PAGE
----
“Camp changed my life.”

I have heard this (or something similar) over and over again from staff members, campers, parents, and church workers. I have even spoken these words about my own camp experiences. Some camp professionals speak about camp as a “mountaintop experience” (see Mark 9:2-8) that sustains faith long-term, and they tell extraordinary camp success stories in order to inspire parents and church workers to send their children to camp.

But is life change really the norm?

We all know that not everyone has a life changing or mountaintop experience at camp. In fact, some young people have terrible camp experiences and never go back. The majority, however, have something in between. They have positive experiences that continue affecting them after they return home. For some, these impacts translate into lasting change. For others, most of the impacts wear off after a period of days, weeks, or months. Just because some impacts wear off, however, does not mean we should dismiss the whole experience as a camp high that quickly fades.

Some outcomes are not meant to be lasting. That does not make them less powerful or important. We can generally classify camp outcomes in four categories: immediate, subsequent, lasting, and life changing. Understanding these four types of outcomes can help us better understand the camp experience and adjust our expectations or program goals accordingly.

Immediate Outcomes: These lie at the center of the camp experience, and they generally do not continue after a camper goes home. Wait, you might say, why do we call them outcomes if they are not ongoing? Consider safety. Some campers have very difficult home lives, and others are picked on or left out at school. The physical, emotional, and physical safety they experience at camp is good in and of itself.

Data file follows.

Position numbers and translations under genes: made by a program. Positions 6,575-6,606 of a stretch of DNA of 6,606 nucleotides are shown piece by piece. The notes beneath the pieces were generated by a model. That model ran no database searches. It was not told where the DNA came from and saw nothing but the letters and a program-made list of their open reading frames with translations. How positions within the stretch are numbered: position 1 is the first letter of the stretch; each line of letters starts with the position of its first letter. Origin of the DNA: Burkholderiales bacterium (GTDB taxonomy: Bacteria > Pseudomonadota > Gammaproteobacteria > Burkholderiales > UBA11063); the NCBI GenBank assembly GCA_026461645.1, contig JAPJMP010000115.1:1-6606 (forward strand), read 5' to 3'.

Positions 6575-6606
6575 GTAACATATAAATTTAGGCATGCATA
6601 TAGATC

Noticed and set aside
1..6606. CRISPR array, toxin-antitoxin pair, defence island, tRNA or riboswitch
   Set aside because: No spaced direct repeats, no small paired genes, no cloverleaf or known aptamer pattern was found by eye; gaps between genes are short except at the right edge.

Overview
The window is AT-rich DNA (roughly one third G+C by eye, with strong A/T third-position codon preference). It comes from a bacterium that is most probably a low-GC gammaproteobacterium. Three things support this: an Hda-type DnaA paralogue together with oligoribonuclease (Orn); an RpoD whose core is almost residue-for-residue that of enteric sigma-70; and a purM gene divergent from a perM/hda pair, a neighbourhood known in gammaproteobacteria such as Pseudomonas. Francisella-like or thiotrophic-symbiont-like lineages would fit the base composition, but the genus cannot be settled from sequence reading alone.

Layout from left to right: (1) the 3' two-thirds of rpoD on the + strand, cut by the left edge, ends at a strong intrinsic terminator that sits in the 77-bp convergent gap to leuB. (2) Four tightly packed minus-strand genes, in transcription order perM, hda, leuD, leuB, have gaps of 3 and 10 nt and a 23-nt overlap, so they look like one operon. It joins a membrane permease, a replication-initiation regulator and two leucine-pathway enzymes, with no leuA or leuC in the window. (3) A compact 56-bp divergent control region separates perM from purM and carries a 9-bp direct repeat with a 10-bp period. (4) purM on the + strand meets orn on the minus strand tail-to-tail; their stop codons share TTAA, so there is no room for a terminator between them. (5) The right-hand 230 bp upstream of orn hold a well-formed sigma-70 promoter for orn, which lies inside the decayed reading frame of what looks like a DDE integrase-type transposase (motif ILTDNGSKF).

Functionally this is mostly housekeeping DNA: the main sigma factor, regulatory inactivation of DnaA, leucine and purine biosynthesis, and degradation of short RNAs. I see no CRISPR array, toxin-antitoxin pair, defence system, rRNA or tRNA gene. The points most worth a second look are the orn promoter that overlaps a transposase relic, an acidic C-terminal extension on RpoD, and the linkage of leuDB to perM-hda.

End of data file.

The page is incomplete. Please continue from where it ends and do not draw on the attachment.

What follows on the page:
Fun is probably the most recognizable immediate outcome. I directed a camp in New Jersey that had two weeks set aside for a group of young people in residential treatment for delinquency and abuse prevention. At camp, they had two solid weeks to have fun and be kids. It was incredibly valuable for them, and whether or not these outcomes lasted, they were good in and of themselves. Our research has demonstrated that fun is the number one outcome that parents want from the camp experience.

One final example is new friends. Thanks to modern communication, some camp friendships continue after campers return home, but many do not. That does not change or cheapen the value of these friendships, as many campers have insisted to me about the friendships they formed in previous summers.

Subsequent Outcomes: These are the most noticeable of the camp outcomes because they impact family members and friends in the days following camp. They are also the outcomes characteristic of the so-called camp high. One of the key changes that my wife and I noticed this year in the days following camp was that our children did not ask to play their video games. Instead, they got out a stack of long-neglected puzzles and assembled them together. We did not expect our children to foreswear electronic devices long term, but we were able to build some memories together, along with the puzzles.